Right, I hear you. The number of outs per inning is always 3. So why ask how the number of outs per inning affects run production?
Well there was likely a time, somewhere in the 1800’s, when the number of outs per inning wasn’t decided for sure. What if those crafting the game of baseball had settled on 4-out innings instead of 3-out innings?
What if those changing the game of baseball today were to settle on 4-out innings instead of 3-out innings? It may not be much more drastic than some of the changes that have been proposed.
Would 4-out innings have 4/3 the number of runs scored as 3-out innings? If you think about it, you may find some reasons why the answer is no. But what do those reasons amount to, in terms of actual numbers of runs?
There is a run scoring model that provides a prediction of what they would amount to. It’s called Expected Binomial Production (EBP). It’s nothing special – it’s middle-of-the-pack in terms of run-predicting accuracy, compared to the most well known run scoring models such as Base runs, Extrapolated Runs, and Estimated Runs Produced. But there is a key difference. Those other models were constructed with the help of empirical data, and all that empirical data is from games played with three-out innings. They therefore cannot make predictions about games played with any other number of outs per inning. EBP, on the other hand, is 100% derived, using no empirical data, and thus can be adjusted for any number of outs.
EBP makes some simplifying assumptions. Baserunners never advance, except by a hit. Baserunners never make outs, either. It turns out that this run-decreasing assumption pretty much neutralizes this run-increasing assumption, leaving EBP with little overall bias when applied to major league baseball games. This may not be the case for amateur or minor league baseball.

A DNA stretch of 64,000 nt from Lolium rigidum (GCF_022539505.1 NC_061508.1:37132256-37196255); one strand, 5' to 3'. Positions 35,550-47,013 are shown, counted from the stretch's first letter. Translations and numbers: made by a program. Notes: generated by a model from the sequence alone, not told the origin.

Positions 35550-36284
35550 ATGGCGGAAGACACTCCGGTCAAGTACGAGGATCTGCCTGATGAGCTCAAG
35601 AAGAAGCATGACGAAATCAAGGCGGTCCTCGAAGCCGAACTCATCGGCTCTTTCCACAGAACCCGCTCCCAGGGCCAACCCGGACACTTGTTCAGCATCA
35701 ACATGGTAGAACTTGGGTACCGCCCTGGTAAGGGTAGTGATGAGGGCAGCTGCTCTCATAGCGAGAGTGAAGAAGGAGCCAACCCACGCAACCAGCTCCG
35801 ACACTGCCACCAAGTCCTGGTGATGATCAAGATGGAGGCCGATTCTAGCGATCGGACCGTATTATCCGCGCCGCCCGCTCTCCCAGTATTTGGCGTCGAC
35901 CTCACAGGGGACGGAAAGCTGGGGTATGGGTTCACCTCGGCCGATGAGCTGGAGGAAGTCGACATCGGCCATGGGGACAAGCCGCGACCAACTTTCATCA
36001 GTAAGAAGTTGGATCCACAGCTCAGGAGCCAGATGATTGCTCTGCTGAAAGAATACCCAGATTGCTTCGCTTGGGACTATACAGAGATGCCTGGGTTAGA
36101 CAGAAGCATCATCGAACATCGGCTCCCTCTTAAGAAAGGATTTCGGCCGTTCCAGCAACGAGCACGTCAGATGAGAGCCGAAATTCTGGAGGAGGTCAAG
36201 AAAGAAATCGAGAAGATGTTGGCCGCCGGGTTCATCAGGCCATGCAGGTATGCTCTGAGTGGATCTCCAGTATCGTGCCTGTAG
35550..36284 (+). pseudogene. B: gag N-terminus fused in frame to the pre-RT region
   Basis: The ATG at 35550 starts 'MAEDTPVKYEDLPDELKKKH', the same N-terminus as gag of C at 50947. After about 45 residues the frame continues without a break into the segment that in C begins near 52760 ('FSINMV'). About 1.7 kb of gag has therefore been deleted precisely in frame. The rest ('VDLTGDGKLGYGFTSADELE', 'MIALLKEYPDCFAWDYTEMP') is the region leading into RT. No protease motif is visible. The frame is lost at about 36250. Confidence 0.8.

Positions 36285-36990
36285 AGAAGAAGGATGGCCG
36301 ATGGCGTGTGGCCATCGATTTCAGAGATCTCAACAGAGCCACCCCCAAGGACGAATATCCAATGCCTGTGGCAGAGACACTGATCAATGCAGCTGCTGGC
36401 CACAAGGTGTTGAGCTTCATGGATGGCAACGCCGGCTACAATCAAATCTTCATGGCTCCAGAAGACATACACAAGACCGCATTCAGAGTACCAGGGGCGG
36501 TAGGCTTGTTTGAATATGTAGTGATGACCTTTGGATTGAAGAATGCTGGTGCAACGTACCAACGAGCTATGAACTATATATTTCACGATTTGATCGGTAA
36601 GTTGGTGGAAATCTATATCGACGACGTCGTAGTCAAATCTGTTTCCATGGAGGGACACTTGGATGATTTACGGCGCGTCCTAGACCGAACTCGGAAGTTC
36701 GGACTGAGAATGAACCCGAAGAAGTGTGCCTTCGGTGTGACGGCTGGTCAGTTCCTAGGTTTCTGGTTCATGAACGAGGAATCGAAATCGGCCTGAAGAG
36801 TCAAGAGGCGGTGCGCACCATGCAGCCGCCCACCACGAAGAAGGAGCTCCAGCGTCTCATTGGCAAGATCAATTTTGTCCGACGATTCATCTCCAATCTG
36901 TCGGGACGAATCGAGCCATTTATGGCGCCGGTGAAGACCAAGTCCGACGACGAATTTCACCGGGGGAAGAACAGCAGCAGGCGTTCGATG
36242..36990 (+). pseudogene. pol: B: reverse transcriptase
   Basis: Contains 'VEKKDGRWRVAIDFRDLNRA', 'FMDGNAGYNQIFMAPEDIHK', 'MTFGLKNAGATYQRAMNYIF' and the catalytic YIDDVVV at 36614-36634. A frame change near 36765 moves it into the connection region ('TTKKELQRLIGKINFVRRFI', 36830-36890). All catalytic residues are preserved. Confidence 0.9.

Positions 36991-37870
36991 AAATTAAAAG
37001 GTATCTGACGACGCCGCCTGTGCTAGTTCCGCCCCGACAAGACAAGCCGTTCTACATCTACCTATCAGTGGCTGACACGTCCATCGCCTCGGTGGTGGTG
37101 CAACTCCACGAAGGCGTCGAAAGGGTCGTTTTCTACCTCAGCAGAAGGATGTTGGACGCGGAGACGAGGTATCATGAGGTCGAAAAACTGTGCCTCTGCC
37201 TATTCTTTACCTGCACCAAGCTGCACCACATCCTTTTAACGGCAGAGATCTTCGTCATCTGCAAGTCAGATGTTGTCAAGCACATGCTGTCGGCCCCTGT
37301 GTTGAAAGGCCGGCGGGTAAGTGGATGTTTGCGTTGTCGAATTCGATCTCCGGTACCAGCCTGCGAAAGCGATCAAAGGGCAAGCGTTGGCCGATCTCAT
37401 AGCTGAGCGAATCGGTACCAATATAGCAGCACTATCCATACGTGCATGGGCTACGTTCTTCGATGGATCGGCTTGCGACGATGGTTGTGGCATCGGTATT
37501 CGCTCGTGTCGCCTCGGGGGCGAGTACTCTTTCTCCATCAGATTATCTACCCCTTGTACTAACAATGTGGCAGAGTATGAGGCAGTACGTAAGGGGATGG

Because of these simplifying assumptions, EBP will not reflect how more or less conservative baserunning, or increased numbers of double plays, will affect runs per inning when the number of outs per inning is changed. It solely reflects the change in runs scored due to fewer runners being stranded because they had extra opportunities to score.
The EBP formulas take as inputs team on base percentage, the team’s “power profile” (ratios of home runs to triples to doubles, etc.), and percentages of baserunners who take an extra base on a hit. When using modern numbers for those things, EBP predicts that in a 4-out inning, instead of increasing by a factor of 4/3 over 3-out innings, runs per inning increases by an additional 16%. Put another way, runs scored per out is increased by 16% when you switch from 3-out innings to 4-out innings, due to some runners that would have been stranded instead scoring.
Here is a full introduction to Expected Binomial Production. However, more relevant to this post is this discussion of how the formula changes when numbers of outs per innings are changed, and this discussion of the meaning of the three factors that comprise the basic EBP formula.